- The Washington Times - Monday, May 6, 2002

LONDON A new and slicker image, a carefully packaged message that feeds on the oxygen of publicity and a certain respect for the tactics of a renegade French rightist have combined to catapult the far-right British National Party back into the mainstream for the first time in nearly a decade.
The victories in local elections across England last week were numerically modest three town-hall seats in a racially distressed northern mill town. But these and BNP leader Nick Griffin's declaration that "this is only the start" were sufficient to send a shock wave across Britain's political landscape.
It was the strongest response since World War II to the whites-only, anti-immigration policies of the BNP and its ideological predecessor, the National Front, in a country where antagonism to immigrants legal and illegal asylum seekers and non-whites is on the rise along with racial violence and anti-Semitism.
The NF, often portrayed with good reason as a ragtag band of skinheads bent on beating up "coloreds" and other opponents, generating violence at soccer matches and painting swastikas on anything that stands still, got nowhere at the polls. The difference between the BNP and the NF is one of image.
The British National Party preaches the same message: "We, the native British people, will be an ethnic minority in our own country within 60 years." Its party manifesto advocates cash incentives to persuade immigrants to quit Britain's shores and return to their "land of ethnic origin."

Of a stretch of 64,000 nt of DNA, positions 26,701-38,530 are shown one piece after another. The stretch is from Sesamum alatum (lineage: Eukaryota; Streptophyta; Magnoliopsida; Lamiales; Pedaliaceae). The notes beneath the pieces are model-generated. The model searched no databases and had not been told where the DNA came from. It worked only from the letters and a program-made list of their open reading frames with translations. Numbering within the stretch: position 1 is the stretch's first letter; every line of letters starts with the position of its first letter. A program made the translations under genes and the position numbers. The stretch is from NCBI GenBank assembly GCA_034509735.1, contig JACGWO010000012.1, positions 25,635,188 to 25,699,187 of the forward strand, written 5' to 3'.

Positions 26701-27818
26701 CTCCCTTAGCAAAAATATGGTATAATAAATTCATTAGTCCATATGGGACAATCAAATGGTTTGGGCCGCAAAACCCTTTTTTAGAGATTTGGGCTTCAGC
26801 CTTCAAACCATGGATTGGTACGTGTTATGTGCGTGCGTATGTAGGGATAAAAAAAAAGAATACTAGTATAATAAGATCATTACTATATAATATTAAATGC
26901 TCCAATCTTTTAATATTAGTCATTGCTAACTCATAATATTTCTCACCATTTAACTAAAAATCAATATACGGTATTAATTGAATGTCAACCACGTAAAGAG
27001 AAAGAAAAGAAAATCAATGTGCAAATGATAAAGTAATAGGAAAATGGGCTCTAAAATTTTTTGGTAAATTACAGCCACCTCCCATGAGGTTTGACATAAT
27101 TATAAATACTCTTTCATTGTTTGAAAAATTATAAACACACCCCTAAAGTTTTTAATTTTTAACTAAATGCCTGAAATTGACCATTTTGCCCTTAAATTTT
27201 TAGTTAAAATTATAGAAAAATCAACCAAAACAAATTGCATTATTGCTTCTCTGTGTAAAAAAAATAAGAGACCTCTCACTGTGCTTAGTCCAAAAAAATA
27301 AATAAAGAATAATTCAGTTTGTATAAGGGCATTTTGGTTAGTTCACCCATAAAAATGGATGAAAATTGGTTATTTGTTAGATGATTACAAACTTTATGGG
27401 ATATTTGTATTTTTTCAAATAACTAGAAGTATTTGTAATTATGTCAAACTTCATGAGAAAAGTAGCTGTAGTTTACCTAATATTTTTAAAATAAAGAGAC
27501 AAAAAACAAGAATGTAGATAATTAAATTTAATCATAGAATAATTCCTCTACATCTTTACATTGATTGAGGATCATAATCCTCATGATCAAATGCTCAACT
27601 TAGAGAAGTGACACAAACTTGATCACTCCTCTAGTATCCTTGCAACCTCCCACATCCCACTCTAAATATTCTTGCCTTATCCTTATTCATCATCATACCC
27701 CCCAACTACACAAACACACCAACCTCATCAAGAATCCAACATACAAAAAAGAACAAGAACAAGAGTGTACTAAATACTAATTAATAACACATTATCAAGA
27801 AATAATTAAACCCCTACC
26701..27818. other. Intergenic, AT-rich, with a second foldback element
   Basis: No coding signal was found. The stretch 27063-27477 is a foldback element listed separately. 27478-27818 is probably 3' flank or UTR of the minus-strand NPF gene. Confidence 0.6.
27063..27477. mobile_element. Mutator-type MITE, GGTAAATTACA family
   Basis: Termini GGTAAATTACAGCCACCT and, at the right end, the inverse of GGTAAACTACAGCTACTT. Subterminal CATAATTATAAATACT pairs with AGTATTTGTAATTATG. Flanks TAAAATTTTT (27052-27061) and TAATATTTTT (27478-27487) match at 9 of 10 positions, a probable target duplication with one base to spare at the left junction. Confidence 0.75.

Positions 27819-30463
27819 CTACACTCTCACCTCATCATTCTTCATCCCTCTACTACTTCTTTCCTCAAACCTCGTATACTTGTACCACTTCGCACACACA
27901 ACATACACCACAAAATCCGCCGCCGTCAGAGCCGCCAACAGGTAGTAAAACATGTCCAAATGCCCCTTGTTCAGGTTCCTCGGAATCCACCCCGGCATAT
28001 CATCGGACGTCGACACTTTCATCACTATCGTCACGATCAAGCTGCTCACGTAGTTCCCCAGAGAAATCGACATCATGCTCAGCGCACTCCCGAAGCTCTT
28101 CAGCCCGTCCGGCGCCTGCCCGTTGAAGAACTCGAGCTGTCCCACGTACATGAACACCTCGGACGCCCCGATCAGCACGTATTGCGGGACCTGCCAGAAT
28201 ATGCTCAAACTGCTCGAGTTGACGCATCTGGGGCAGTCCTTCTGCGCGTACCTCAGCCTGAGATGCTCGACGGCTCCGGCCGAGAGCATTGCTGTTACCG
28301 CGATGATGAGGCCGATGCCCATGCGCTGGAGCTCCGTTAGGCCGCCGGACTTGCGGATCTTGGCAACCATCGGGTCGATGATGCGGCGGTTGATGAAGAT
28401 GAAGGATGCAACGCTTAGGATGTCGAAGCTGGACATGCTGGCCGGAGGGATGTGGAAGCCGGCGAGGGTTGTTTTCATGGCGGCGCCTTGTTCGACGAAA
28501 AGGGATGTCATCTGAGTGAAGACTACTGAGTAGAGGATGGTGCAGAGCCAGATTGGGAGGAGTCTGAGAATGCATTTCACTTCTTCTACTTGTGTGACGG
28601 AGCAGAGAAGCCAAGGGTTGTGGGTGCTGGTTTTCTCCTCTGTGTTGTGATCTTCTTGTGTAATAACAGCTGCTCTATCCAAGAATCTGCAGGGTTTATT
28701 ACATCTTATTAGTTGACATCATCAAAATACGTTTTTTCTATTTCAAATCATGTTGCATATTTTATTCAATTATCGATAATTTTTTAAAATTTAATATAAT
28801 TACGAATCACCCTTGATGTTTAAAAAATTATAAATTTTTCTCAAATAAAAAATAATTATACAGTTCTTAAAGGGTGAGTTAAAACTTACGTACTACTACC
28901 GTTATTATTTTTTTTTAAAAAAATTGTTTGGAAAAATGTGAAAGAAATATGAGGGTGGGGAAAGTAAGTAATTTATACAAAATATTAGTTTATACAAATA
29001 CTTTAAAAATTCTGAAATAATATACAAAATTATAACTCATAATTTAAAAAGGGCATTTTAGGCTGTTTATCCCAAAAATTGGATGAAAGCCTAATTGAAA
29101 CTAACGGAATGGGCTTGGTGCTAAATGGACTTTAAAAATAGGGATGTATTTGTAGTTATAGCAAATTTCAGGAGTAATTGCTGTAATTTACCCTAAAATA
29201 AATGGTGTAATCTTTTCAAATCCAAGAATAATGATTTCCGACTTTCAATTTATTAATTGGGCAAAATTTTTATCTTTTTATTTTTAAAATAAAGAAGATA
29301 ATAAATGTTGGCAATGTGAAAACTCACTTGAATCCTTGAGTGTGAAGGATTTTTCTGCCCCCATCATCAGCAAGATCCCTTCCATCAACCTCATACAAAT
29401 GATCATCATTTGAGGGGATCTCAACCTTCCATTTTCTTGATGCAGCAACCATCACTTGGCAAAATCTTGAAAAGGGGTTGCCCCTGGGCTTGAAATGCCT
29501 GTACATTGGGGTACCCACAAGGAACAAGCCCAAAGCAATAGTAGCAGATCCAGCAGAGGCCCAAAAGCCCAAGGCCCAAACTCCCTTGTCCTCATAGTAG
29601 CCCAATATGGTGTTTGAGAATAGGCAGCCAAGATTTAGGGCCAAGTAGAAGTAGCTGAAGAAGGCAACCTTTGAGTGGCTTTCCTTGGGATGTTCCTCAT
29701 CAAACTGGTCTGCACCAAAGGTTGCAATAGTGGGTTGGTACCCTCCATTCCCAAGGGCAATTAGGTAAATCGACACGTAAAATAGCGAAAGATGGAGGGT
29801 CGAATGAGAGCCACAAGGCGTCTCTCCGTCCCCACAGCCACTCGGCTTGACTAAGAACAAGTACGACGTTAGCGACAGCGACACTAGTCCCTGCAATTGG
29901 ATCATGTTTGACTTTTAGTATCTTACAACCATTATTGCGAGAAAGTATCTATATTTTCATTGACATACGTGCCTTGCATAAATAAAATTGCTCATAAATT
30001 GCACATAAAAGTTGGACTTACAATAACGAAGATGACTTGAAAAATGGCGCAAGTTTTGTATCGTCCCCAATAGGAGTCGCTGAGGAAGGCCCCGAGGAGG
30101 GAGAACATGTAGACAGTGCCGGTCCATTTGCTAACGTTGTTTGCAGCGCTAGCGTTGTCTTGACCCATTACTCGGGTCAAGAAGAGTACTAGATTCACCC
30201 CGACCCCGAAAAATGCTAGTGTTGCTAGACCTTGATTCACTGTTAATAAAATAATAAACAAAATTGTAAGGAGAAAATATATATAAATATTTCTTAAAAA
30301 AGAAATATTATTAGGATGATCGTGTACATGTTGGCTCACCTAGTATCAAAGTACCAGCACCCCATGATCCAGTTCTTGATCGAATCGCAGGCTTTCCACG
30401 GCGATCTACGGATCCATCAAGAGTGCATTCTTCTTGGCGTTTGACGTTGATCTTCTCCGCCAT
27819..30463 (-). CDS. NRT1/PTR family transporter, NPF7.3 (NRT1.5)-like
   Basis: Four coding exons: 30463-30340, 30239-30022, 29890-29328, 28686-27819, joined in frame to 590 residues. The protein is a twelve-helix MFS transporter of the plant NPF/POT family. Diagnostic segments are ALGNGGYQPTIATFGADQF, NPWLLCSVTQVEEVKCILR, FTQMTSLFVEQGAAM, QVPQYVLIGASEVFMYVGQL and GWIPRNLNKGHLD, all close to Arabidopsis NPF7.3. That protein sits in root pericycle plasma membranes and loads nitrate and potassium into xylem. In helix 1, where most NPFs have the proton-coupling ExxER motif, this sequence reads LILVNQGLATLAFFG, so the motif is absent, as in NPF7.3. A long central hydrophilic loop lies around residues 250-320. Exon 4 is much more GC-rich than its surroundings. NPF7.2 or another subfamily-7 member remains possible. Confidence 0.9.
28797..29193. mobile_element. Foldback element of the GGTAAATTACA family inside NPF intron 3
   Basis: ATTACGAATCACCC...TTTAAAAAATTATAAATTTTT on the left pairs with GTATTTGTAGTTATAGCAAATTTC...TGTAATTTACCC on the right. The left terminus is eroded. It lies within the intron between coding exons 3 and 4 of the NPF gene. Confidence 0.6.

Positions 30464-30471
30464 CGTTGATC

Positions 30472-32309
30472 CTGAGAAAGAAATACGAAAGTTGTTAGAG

The difference is that the message is being delivered not by skinheads and fists but by smartly dressed men and women with British flag pins in their lapels, targeting not only "poor whites" but civil engineers, teachers, nurses, police inspectors and insurance brokers with, remarkably, promises to "protect them from racial discrimination."
For its spiritual sustenance, the BNP had Jean-Marie Le Pen, the anti-immigrant candidate who rode the same anxieties to a place in the second round of the French presidential election yesterday. Mr. Le Pen's breakthrough had a decided impact on like-minded voters in England.
Until Thursday, the best the BNP had done was win a single seat in east London in 1993. This time it tripled its take three council seats in Burnley, a mill town that saw racial clashes between Asian and white youths last summer.
The BNP fielded 68 candidates in all, and it lost the other 65 contests. But it won 26 percent of the ballots in Burnley, as well as 27 percent in another mill town, Oldham. In all 68 races, it averaged 18 percent nearly one vote in every five.
The BNP is still far from becoming a major political player in Britain. Against the peak membership of 17,000 that made the National Front the fourth-largest party in the nation in the 1970s, the BNP's hard core probably numbers in the hundreds rather than thousands.
Still, the BNP vote "was simply the best far-right performance in English local elections since the heyday of the National Front in the late 1970s," said John Curtice, deputy director of the Center for Research into Elections and Social Trends.
Mr. Curtice said the party's pure nationalism "enables it to appeal to a wider audience to those who are unsure about Britain's place in a world subject to growing globalization, a feeling that we cannot assume is only a minority taste in a country that clearly still has a rich vein of Euroskepticism."
Nick Griffin saw it clearly enough from his viewpoint. The "ordinary white people" who shook his hand, he said, "feel our win has reduced racial tension."


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